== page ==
Economics, Entitlements

Can Detroit’s pension benefits be cut? Should they be?

Image Credit: Shutterstock

Image Credit: Shutterstock

One major issue in the Detroit bankruptcy is whether retired city workers will take a hit to their pensions. Pension and health benefits for city employees cost the government roughly one-third of its total revenues, and so some argue that retirees — along with bondholders — are likely to get a haircut. Others, including a Michigan judge, counter that public employee pension benefits are protected by the Michigan state constitution and thus are off limits.

Here’s what the Michigan state constitution says with regard to pensions:

Sec. 24. The accrued financial benefits of each pension plan and retirement system of the state and its political subdivisions shall be a contractual obligation thereof which shall not be diminished or impaired thereby.

As a non-lawyer, here’s how I read this passage: it pretty clearly prohibits an arbitrary reduction in public pension benefits. Congress, for instance, could pass a law tomorrow reducing Americans’ Social Security benefits and individuals would have no legal recourse because those benefits are non-contractual. The Michigan state constitution appears to outlaw such changes.

But does it outlaw pension cuts taking place during bankruptcy? The key issue is that, contractual obligation or not, bankruptcy is defined as a period in which a debtor may break its contractual obligations due to an inability to meet them. The Michigan state constitution, at least on my crude reading, doesn’t afford public employees any additional protections to those granted to others, such as municipal bond holders who have contractual obligations with the city. So at least some benefit cuts might be on the table.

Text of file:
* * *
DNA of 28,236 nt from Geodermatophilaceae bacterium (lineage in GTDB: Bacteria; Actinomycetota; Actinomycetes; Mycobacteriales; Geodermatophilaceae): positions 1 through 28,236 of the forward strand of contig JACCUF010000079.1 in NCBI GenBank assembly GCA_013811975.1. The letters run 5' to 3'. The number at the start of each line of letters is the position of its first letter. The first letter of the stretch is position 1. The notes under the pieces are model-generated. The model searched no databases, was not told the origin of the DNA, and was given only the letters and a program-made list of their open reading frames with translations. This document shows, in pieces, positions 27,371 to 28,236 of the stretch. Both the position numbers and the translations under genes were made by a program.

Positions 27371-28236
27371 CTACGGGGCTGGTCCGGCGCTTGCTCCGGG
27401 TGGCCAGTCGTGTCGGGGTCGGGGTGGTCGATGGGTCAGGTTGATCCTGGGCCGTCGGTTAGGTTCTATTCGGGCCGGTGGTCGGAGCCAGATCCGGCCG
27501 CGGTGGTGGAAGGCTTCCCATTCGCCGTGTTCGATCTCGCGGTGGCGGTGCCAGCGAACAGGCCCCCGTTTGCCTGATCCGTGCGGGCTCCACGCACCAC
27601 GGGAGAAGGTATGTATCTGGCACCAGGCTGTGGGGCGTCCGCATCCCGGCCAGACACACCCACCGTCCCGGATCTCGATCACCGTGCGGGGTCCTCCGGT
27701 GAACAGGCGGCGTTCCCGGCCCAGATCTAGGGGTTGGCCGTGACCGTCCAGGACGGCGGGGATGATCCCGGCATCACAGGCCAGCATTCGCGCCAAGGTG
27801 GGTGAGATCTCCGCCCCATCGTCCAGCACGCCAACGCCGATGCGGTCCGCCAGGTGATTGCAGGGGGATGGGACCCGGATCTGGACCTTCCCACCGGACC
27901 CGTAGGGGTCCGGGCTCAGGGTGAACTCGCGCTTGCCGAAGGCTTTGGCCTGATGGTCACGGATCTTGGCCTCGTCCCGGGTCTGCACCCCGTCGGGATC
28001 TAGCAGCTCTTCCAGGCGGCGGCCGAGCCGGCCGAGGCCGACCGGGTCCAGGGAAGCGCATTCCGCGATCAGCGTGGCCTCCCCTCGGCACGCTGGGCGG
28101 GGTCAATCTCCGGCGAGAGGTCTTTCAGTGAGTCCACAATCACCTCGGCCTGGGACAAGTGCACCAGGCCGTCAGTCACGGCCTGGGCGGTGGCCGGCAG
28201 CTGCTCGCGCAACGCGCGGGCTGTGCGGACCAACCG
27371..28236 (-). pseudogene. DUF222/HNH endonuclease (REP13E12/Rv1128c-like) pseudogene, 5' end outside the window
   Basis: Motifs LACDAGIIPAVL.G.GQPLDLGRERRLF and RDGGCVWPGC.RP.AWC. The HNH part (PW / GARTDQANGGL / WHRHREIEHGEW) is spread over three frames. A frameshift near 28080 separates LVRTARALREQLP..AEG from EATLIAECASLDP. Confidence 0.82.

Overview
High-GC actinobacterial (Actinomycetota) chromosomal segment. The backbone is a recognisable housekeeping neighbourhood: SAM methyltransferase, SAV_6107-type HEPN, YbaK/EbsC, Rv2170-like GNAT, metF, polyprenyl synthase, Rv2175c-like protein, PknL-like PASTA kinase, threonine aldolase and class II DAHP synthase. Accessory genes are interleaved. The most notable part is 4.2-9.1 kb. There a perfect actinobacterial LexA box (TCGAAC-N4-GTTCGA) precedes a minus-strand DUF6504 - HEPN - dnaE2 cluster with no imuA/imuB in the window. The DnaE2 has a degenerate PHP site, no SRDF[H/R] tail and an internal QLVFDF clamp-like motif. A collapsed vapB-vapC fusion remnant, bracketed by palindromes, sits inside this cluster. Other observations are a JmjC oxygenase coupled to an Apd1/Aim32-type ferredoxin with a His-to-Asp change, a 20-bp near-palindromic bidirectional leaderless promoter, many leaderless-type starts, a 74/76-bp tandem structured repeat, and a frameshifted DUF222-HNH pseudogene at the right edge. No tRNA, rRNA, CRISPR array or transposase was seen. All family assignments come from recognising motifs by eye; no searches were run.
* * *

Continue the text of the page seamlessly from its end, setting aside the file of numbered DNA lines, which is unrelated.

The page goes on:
But does this mean that retired city workers should take the same haircut as municipal bond holders? I really don’t think so. Anyone loaning money to the city of Detroit was knowingly taking the risk that the city might not repay; that’s why bonds issued by Detroit paid a higher yield than Treasury securities, which are assumed to be riskless. As with any risk investment, sometimes it pays off, sometimes it doesn’t.

City employees, on the other hand, exchanged services today — along with employee contributions to their pension plan — for benefits to be delivered in the future. Sure, employees should consider the financial stability of their employer in its ability to deliver what is promised, but city employees seem to be a qualitatively different group than municipal bond holders. And, as much as I believe that public employee pensions may be overgenerous and that the costs of such plans are a burden to city and state governments, a promise once made should be kept, at least insofar as is possible. Does this mean no cuts for retired Detroit city workers? Probably not. But should they be paid the same pennies on the dollar that is being offered to municipal bond holders? I really don’t think so.

7 thoughts on “Can Detroit’s pension benefits be cut? Should they be?

  1. I am also not a lawyer. I don’t even play one on TV, nor did I recently stay at a Holiday Inn Express. However, bankruptcy is a federal law and proceeding. I think it likely that the Michigan constitution would be irrelevant in this instance due to the doctrine of federal supremacy. I.e., when a state law conflicts with a federal law, the federal law wins unless it is ruled to be an invalid intrusion on rights reserved to the states under the Constitution.